by Mark R. Vogel

        A pâté is a rich forcemeat: ground beef, pork, poultry, seafood, liver etc., often combined with some form of fat, vegetables, herbs, and seasonings.  The forcemeat is then placed into a mold (known as a terrine), and cooked.  It may be served hot or cold depending on the nature of the particular pâté.  It is often fabricated into a decorative shape and presented rather elegantly.  Pâtés are typically employed as a first course or an appetizer. 

      There are four general types of forcemeat.  Straight forcemeats are combinations of pork and pork fat, which are successively ground and emulsified.  Country-style (campagne) forcemeats are coarser, and routinely made from pork, as well as liver.  Gratin forcemeats employ meats that are sautéed first before being ground into the admixture.  Finally, mousselines are very light and airy forcemeats based on white meats, cream and eggs. 

       In addition to pâtés, forcemeats are also used to fill sausages, roulades, and other items that can be stuffed.  Or they may be shaped into quenelles (an oval shaped dumpling), and cooked on their own. 

The texture of forcemeats used in pâtés varies from very smooth and satiny to rustic and coarse.  Gradations of texture are achieved by the amount of grinding, either through a traditional meat grinder, or a food processor.  The nature of the supplemental ingredients will affect the texture as well.  Normally, the protein and fat in the forcemeat are sufficient to bind it, but sometimes additional ingredients are necessary for cohesiveness.  Dry milk powder, eggs, and starchy foods, are common secondary binders.  Salt, herbs, or spices, are ordinarily mixed with the meat as well.

Some forcemeats also contain garnishes: a flavoring element such as chopped nuts, or an inlay: slices of meat layered above or below the forcemeat in the terrine prior to cooking.  The molded forcemeat can also be topped off with aspic: a clear jelly made from gelatin-thickened stock.

          Finally, pâtés may be encased in pastry.  Prior to cooking the terrine is lined with pastry, filled with the forcemeat, and then the overhanging pastry is folded over the top.  The resulting pâté is known as pâté en croûte.  A forcemeat added to a fat-lined terrine without any pastry produces a pâté en terrine, or in the traditional vernacular, simply a terrine.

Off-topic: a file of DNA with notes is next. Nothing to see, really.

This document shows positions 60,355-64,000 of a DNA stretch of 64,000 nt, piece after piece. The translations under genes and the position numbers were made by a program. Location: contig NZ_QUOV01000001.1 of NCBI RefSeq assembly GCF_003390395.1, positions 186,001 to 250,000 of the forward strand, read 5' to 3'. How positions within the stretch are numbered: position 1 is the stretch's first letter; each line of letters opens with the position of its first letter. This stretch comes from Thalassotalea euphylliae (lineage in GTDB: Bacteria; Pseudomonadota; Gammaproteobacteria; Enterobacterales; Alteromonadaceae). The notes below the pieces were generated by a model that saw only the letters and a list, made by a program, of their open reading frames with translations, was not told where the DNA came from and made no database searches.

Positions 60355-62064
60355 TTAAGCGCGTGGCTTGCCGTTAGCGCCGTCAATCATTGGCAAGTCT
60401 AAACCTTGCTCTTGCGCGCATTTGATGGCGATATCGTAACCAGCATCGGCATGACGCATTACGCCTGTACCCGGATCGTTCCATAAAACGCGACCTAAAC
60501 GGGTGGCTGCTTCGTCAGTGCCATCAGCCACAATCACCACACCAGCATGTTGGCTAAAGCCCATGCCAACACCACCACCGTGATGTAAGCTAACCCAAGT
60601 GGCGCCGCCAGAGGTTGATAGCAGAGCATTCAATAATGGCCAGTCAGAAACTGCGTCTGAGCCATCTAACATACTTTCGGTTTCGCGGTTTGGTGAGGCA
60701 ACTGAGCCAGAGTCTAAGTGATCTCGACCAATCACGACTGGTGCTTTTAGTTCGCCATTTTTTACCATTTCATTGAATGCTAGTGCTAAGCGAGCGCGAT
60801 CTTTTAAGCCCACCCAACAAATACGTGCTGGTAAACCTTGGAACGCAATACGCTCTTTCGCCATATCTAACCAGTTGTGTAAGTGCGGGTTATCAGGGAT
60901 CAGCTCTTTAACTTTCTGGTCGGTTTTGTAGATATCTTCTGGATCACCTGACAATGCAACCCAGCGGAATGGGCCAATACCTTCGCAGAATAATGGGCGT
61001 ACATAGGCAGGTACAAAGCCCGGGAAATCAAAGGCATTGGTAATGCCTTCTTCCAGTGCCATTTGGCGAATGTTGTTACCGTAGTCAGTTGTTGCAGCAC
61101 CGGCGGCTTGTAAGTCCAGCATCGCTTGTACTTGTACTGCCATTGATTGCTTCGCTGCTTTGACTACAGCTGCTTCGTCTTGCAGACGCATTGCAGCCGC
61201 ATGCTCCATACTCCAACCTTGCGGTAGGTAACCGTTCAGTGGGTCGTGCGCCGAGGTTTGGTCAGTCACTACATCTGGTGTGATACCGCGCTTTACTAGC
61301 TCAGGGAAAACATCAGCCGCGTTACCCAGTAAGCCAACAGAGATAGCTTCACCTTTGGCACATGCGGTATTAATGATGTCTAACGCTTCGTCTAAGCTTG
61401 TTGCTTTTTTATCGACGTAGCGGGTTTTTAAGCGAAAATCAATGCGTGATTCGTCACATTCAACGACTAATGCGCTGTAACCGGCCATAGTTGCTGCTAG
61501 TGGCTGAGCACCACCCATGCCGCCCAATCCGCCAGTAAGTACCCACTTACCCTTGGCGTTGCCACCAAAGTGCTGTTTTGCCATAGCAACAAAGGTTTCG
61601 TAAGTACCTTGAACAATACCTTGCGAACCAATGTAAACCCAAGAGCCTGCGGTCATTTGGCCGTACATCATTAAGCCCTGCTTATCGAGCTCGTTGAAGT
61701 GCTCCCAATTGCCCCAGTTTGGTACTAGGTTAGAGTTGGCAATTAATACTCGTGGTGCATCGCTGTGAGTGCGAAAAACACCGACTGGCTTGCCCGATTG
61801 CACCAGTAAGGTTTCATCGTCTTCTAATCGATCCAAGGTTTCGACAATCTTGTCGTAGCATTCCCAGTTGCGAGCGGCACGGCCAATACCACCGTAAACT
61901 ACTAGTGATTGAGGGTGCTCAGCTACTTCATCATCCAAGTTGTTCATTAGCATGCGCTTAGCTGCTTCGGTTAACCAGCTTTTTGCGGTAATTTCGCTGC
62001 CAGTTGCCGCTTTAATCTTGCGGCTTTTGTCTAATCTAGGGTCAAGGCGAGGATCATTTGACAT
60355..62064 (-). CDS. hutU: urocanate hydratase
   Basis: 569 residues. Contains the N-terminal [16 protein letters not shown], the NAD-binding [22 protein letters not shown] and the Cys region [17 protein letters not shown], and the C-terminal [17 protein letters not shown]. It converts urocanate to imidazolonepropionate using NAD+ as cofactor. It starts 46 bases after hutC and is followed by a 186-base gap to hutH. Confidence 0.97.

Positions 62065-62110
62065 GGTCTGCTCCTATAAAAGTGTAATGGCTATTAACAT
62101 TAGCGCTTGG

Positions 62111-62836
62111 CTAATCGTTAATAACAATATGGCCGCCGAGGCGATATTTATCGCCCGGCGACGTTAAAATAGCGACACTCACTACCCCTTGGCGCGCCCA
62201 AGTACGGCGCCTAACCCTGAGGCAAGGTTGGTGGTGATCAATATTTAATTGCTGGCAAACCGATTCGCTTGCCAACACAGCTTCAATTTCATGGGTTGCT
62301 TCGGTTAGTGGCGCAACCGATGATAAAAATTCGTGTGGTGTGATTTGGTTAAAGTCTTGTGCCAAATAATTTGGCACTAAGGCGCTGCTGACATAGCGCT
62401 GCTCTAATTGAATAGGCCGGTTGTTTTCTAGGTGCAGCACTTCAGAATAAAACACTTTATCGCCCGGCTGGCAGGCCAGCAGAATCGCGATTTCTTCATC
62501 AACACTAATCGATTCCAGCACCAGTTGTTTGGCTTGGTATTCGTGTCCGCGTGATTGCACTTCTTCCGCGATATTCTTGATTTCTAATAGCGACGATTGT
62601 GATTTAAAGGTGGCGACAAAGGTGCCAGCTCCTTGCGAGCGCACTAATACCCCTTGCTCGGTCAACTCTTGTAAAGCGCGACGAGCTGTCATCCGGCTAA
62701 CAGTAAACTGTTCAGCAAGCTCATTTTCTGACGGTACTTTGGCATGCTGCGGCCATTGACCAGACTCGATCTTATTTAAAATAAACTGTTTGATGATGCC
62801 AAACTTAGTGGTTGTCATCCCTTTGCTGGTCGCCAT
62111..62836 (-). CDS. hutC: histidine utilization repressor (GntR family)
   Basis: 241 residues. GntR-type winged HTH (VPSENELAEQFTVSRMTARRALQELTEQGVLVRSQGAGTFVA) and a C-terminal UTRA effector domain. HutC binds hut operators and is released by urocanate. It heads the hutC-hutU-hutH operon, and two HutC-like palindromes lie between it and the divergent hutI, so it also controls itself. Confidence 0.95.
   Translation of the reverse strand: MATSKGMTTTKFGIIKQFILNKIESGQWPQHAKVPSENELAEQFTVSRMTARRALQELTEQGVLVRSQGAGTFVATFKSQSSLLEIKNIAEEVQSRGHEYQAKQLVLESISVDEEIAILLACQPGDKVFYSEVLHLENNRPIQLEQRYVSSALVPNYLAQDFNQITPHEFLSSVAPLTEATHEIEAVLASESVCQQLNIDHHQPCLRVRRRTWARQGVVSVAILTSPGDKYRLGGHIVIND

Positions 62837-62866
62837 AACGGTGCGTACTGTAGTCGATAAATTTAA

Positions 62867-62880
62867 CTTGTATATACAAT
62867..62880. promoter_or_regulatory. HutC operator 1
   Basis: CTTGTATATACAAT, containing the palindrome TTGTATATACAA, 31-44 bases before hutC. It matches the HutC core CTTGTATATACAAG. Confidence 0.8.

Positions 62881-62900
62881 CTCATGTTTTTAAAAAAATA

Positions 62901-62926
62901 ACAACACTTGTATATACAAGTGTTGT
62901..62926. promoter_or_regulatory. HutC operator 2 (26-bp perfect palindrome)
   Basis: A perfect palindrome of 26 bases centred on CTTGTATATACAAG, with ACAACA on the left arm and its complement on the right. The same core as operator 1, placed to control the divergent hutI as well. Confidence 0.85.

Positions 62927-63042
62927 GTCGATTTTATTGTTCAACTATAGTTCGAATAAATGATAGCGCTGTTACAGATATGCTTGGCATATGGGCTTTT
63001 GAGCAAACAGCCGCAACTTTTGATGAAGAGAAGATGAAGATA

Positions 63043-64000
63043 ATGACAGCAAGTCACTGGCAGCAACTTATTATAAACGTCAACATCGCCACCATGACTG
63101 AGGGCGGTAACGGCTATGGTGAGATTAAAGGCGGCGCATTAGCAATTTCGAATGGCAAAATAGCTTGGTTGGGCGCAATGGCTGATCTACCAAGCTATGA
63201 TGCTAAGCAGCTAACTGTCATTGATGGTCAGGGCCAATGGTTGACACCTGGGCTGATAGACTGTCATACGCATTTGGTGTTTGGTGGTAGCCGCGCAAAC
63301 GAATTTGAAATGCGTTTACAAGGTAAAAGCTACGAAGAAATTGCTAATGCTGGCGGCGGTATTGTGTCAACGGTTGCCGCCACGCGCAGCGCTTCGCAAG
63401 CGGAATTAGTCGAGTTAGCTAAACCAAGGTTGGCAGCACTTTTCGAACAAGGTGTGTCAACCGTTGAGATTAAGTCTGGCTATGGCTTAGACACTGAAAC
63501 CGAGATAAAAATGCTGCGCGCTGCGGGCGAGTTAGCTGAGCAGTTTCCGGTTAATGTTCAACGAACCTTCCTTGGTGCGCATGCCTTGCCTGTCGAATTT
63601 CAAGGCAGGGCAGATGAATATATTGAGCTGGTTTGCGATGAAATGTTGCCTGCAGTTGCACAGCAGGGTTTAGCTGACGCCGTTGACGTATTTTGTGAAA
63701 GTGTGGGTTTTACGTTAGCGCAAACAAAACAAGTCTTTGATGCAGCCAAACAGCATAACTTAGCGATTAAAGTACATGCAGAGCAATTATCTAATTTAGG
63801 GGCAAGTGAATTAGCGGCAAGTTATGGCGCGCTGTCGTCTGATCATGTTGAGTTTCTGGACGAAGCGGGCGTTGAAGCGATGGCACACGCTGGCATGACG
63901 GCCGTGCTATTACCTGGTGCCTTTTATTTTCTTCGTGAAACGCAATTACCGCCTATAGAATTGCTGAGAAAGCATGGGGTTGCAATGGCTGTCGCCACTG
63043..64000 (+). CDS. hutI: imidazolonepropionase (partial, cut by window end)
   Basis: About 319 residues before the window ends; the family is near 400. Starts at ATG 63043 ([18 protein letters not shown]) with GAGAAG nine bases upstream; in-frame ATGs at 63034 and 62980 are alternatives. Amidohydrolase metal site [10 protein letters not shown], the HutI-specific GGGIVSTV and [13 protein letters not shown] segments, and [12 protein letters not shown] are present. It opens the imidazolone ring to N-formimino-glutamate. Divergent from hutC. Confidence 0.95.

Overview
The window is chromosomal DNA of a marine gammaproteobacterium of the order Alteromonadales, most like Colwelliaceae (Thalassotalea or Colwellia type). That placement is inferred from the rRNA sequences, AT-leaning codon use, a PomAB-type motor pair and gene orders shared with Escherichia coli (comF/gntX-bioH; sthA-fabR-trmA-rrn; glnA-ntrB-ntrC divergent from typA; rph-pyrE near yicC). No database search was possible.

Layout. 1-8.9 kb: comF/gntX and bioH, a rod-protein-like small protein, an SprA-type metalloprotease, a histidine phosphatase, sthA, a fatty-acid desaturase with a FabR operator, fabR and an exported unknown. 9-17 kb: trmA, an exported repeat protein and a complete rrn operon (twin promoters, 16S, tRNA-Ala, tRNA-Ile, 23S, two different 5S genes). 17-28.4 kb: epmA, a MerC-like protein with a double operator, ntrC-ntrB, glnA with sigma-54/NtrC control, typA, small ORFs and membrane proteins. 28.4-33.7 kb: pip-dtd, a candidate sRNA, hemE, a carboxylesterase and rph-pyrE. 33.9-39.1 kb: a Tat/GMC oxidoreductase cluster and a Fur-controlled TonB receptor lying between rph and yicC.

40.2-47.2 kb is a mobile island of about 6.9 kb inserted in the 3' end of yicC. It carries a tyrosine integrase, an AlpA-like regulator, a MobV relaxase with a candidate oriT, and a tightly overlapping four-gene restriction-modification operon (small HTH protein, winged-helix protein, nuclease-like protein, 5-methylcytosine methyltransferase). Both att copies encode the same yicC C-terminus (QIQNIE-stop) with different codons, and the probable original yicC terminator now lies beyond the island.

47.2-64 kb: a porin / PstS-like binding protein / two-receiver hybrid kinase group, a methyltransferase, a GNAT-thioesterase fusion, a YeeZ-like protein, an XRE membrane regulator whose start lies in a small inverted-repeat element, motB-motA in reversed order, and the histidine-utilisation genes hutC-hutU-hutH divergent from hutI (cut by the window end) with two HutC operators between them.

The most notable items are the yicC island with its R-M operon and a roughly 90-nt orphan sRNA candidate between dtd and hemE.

The history of pâtés begins in ancient Rome.  The Romans, much like today, relied on pork, but dabbled in numerous other victuals including bird tongues.  All sorts of pâté recipes flourished during the Middle Ages.  In fact, it was common to name pâté recipes after famous people such as Pâté a la Mazarine, in honor of Cardinal Mazarin of France.  Other well known pâtés include pâté de campagne from Brittany (pork, offal and seasonings, rustically textured), pate de foie (liver and fat), pate de tete (made from cooked pig’s head) and pate de volaille (made from chicken).  There are many others. 

         Your average supermarket will usually carry some kind of pâté.  Their selection however will normally be more limited to more familiar ingredients such as chicken and/or pork liver.  For more exotic pâtés, you’ll need to visit a gourmet grocer.  Smooth and spreadable pâtés are perfect for crackers, crostini, and toast points.  Rustic pâtés and pâté en croûte can be eaten unfettered by any accompaniments.  Personally, I relish pâtés made from duck, foie gras and truffles. 

Pâté, like many other comestibles, isn’t as popular in America as compared to Europe.  I suppose this is due to the unfamiliarity of the American culinary landscape with many of the characteristic ingredients that compose pâtés.  I invite you to reverse this inhibition and embrace your adventurousness, as pâtés can make for a delicious, elegant, and novel addition to your hors d’oeuvre repertoire.  For the time being however, you can start off slow with conventional ingredients with my recipe for mushroom pâté:




16 oz. sliced mushrooms

Salt and pepper to taste.

1 stick (4-oz.) butter

2 cloves garlic, roughly chopped

8 oz. cream cheese, softened

2 teaspoons chopped rosemary


        For a greater breadth and depth of flavor, employ a variety of mushrooms.  But at the very least, standard white button mushrooms can be used.  Sauté the mushrooms with salt and pepper in the butter until they start to brown.  Add the garlic and sauté a minute or two more.  Add the mushrooms and remaining ingredients to a food processor.  Process until smooth.  Scrape the pâté onto a large platter and with a spatula mold into the desired shape.  Refrigerate briefly to firm it up and then serve with your favorite crackers. 

Website Builder